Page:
Jewel Moray, Muraena lentiginosa
The Jewel Moray, Muraena lentiginosa, whose common Spanish name is morena pinta, is a member of the Moray and Snake Moray Eel or Muraenidae Family, known collectively as morenas in Mexico. Globally, there are nine members in the genus Muraena, four of which are found in Mexican waters, one in the Atlantic and three in the Pacific.
The Jewel Morays have elongated muscular compressed bodies that taper significantly posteriorly; their head has a depth of 13 to 15% of body length and their depth at mid-body is 8%. They are found in various shades of brown. Adult are covered with numerous small white circular spots; these spots are yellowish in juveniles. They have a small black spot covering their gill openings and a black spot at the corner of their mouth preceded by a white area on their lower jaw. Their head has a moderately-sized conical snout and a large mouth equipped with a single row of very sharp slender conical teeth on each jaw. Their dorsal fin is thick and fleshy and originates before the gill openings. Their tail is slightly longer than body length. They have no pectoral or pelvic fins, gill covers or scales.
The Jewel Morays are found intertidally around rocky reefs at depths up to 90 feet. They reach a maximum length of 61 cm (24 inches). They hide under the cover of rocky crevices during daylight hours. They are voracious nocturnal ambush predators at night, consuming small fish and invertebrates including crab, octopus, and shrimp. They open and close their mouth frequently, an action required for respiration. Reproduction is viviparous with eggs and sperm broadcast into the water generating pelagic eggs and larvae that drift in oceanic currents before settling out on the bottom.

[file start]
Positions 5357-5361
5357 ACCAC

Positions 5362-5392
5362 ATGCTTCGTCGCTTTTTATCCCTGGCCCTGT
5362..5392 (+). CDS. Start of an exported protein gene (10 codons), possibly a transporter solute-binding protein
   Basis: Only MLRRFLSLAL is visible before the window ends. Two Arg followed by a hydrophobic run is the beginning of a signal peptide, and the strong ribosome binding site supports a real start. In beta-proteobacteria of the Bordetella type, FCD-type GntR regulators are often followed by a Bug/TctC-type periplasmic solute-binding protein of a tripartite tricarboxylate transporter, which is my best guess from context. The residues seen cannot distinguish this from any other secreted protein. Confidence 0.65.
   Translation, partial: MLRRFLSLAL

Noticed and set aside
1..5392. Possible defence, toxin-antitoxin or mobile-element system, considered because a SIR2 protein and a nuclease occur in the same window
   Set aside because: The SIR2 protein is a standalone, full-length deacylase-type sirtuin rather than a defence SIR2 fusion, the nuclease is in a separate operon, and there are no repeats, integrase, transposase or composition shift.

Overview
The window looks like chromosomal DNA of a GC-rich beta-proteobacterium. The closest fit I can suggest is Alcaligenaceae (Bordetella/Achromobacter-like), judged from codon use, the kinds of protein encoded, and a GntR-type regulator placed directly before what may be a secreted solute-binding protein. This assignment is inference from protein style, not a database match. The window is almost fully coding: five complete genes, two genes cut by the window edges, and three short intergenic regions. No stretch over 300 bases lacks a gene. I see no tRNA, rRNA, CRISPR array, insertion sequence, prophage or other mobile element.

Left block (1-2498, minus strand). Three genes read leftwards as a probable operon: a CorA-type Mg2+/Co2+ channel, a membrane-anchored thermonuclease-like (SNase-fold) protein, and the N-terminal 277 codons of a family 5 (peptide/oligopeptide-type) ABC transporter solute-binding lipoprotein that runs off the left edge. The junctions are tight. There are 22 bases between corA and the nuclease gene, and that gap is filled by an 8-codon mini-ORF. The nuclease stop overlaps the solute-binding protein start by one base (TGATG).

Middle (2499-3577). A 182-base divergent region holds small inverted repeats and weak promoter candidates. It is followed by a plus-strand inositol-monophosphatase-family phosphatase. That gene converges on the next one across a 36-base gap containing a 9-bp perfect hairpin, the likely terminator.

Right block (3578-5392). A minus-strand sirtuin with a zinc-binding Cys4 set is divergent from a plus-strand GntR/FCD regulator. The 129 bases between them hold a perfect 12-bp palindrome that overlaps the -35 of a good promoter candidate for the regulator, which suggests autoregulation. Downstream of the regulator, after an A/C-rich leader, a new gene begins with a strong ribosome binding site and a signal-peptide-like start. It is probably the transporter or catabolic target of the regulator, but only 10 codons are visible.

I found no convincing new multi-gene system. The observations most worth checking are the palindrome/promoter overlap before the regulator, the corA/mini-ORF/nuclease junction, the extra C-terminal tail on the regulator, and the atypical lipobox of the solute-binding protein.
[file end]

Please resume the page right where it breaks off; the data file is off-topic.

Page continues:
In Mexican waters the Jewel Morays are found in all waters of the Pacific, with the exception that they are absent from the extreme northern portion of the Sea of Cortez and from Magdalena Bay forward along the central and northwest coasts of Baja.
The Jewel Moray can be confused with the Argus Moray, Muraena argus and the Hourglass Moray, Muraena clepsydra, but both have prominent black spots around their gill covers.
The Jewel Morays are of limited interest to most and normally a “catch and release”. They are not harmful to humans. They are one of the smaller Morays and can be found in aquariums that are at least 50 gallons in size with water temperatures between 22oC and 26oC (72oF and 78oF) and have an abundance of structures for hiding. They are known to be superb escape artists, thus aquariums must be tightly sealed. They are reported to be easy to care for but are aggressive and will consume all the fish, crustaceans or other eels they can swallow. They can be fed by hand but are known to “bite the hand that feeds them”. They can be purchased on the internet with prices ranging from $30 to $350 per fish depending on their size.
Jewel Moray, Muraena lentignosa, Juvenile. Underwater photo taken in coastal waters off Buena Vista, Baja California Sur, June 2017. Length: 22 cm (8.7 inches). Photo courtesy of Bob Hillis, Ivins, UT.
Jewel Moray, Muraena lentignosa, Juvenile. Fish caught from coastal waters off Point Palmilla, Baja California Sur, March 2006. Length: 25 cm (10 inches). Tail: 54%. Identification courtesy of Dr. Ross Robertson, Smithsonian Tropical Research Institute, Panama.